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I'm also a fan of platforms like SmarterQueue for social media management, ConvertKit for email marketing, and HoneyBook for contracts and payments. Having the right tools at your disposal can automate your business functions and help you scale faster. For me, I found that once I had those systems in place, I was able to generate traffic and make sales on autopilot.

I use the time I saved to focus on creating content, such as new lessons for my courses, new offers for my audience, and resources for members of my group coaching program. I also am able to spend time on social media platforms like Clubhouse, sharing growth strategies with people in real-time, which in turn drives more people back to HerPaperRoute. 

I changed how I thought about money

Growing up in a single-parent, low-income household, I was taught the value of work. But the messages I got about money were fraught. From an early age, I developed a sense that money was hard to come by, hard to deserve, and harder to keep — and that wealth often came from greed or luck. 

When I started my own businesses, I realized that the things I had overheard as a child about money, bills, and worth had negatively affected my mindset. It was a challenge at first for me to accept that I had earned and was deserving of the money I was making. And while I had always been a scrupulous saver, in order to grow a business, I had to learn how to spend with intention.

I began reading personal finance blogs and attending business seminars, and they really helped. I started getting to know the businessmen and women who frequented the restaurant. I shared what I was working on with them, started to tag along with them to events and their speaking engagements, and began building a network I could rely on.

While I had always been a scrupulous saver, in order to grow a business, I had to learn how to spend with intention.

One of the biggest lessons I learned from my mentors was that investing wisely and for the long term, both in my business — and even in the stock market — wasn't something that was scary. I could be strategic. I had a tight budget and didn't spend a dollar on advertising or outsourcing that first year. But I did invest in a quality web host and email marketing platform, and took some relevant online courses.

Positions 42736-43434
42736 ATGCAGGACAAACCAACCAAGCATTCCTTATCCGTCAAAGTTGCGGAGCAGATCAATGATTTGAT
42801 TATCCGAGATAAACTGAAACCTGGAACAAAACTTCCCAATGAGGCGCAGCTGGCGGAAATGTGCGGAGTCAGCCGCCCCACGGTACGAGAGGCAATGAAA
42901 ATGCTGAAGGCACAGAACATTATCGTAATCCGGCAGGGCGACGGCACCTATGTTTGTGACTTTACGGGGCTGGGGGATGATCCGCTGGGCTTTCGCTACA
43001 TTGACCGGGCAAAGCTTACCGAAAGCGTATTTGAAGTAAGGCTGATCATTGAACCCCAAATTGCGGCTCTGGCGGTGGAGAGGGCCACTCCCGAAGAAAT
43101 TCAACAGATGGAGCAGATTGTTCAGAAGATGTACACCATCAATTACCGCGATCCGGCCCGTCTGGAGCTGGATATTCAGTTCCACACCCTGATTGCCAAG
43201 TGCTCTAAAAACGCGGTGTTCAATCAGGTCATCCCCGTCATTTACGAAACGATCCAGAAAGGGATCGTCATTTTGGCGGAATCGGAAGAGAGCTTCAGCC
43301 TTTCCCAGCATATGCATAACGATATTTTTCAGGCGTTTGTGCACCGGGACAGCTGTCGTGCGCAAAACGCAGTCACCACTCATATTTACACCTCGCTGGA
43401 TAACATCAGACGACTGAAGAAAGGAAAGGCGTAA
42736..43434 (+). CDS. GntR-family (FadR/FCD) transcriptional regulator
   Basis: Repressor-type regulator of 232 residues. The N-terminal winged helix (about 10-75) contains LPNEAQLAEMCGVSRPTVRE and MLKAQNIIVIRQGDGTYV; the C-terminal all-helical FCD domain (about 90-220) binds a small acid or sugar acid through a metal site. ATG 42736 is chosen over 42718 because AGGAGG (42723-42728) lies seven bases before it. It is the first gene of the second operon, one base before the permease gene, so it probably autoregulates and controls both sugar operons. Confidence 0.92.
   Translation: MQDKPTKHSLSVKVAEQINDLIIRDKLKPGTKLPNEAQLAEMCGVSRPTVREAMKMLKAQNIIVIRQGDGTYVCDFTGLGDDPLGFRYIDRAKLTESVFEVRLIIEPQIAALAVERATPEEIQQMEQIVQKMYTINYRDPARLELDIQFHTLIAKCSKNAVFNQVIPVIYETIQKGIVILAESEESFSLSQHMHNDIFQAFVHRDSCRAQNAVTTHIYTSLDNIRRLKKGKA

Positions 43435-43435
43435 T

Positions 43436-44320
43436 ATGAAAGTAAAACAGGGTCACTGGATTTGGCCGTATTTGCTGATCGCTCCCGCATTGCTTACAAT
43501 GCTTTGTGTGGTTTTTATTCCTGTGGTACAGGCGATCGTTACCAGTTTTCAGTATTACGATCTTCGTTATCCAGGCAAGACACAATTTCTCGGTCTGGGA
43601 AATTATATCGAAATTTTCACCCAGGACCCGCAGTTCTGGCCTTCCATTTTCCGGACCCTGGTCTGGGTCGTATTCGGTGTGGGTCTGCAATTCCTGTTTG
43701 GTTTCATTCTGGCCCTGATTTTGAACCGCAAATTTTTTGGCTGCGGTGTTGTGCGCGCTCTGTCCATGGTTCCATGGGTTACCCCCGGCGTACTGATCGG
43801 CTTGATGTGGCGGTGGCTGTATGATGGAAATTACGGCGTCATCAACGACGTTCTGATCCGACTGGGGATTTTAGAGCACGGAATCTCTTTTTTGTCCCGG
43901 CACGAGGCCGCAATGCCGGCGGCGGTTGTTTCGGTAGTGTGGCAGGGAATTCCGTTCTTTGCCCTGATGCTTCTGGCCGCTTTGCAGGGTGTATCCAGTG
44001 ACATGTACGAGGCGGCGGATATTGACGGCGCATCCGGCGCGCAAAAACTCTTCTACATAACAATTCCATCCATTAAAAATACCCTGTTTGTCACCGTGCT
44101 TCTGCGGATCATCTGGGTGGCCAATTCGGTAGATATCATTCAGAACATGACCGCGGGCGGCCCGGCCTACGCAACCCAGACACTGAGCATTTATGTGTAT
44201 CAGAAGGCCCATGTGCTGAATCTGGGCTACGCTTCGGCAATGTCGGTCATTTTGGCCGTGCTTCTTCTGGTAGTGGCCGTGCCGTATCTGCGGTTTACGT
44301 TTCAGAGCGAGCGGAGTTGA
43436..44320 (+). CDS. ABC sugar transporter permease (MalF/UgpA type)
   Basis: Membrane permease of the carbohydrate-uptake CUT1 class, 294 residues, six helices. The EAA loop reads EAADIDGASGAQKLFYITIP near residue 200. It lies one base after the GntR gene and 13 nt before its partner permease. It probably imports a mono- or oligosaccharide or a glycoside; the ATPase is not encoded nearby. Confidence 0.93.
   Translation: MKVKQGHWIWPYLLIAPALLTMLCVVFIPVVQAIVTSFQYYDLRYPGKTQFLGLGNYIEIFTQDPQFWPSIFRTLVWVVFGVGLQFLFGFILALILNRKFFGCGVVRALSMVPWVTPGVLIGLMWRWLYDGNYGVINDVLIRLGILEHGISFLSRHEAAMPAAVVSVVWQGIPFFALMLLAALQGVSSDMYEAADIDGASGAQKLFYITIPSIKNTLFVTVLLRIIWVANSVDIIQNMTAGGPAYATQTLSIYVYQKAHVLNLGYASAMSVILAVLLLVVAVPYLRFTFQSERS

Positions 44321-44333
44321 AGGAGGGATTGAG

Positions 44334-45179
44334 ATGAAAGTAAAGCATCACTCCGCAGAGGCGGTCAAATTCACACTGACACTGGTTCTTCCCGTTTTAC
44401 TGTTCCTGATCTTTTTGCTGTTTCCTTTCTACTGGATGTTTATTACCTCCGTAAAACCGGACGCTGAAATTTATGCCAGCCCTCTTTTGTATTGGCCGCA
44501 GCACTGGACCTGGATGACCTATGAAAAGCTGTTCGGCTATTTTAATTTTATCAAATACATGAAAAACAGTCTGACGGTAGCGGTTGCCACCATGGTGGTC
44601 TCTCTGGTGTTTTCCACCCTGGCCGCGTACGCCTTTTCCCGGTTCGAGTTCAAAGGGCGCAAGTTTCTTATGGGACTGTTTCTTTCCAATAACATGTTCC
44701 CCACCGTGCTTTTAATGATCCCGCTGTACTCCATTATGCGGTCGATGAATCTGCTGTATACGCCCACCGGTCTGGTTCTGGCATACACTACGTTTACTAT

As my business grew, I made room in my budget for advertising and to eventually hire a team. Ultimately my biggest expense was the time I invested. When you bootstrap something on your own and are doing everything yourself, no doubt you will spend more time than anything else.

Overall, my experience with HerPaperRoute was transformative. I began to have more positive associations with money and I realized that I could use my own earning power to help empower others. 

I viewed myself as a CEO, even during moments of doubt 

Even on days when it felt like I was a naïve kid playing dress up, I still put my head down and did the work. It can be easy to stay stuck in an "employee mindset" when you first start your own business. It takes time and some work to begin viewing yourself as a founder and creator, and most importantly, the CEO. 

A strategy that really helped at this stage was setting up joint ventures with other entrepreneurs in my space. Through co-workshops, co-sales, and affiliate partnerships I was able to leverage and connect with other people's audiences, and position myself as an authority early on, which in turn helped open more doors.

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Like in 2019, when I created a brokerage for small business owners to sell their companies and for investors to acquire them. Last year, during the pandemic, it was gratifying to help other founders sell their companies to the right buyers and put $400,000 in the pockets of small business owners

Three years in, HerPaperRoute has grown into a lively community, podcast, blog, and a series of online business courses. In 2020, the company generated seven figures, and I'm excited to continue to grow. 

I let passion lead, not fear 

I know how scary it can be to make a major change. But if change is calling out to you at this moment, then my best advice is prepare as well as you can and take that leap. I hung around waiting tables for far too long, simply because I didn't believe I had what it took to be a successful entrepreneur. 

I realize now that what I thought was wasted time was actually fuel to help me stay focused on my goals. Even now on my most stressful day as a business owner, it isn't the same kind of stress I experienced when I was a server and a bartender. Because I'm passionate about my work, I ultimately feel energized rather than drained. 

But I can still make a mean margarita upon special request. You never know what transferable skills will be useful in the long run.

Chelsea Clarke is a business strategist, investor, business broker, and the founder of entrepreneurship blog, podcast, and school HerPaperRoute. Chelsea paid off $30,000 debt in less than two years. In 2019, Chelsea launched the Blogs For Sale brokerage, where she helps investors and content creators buy and sell niche online businesses, blogs, and media properties.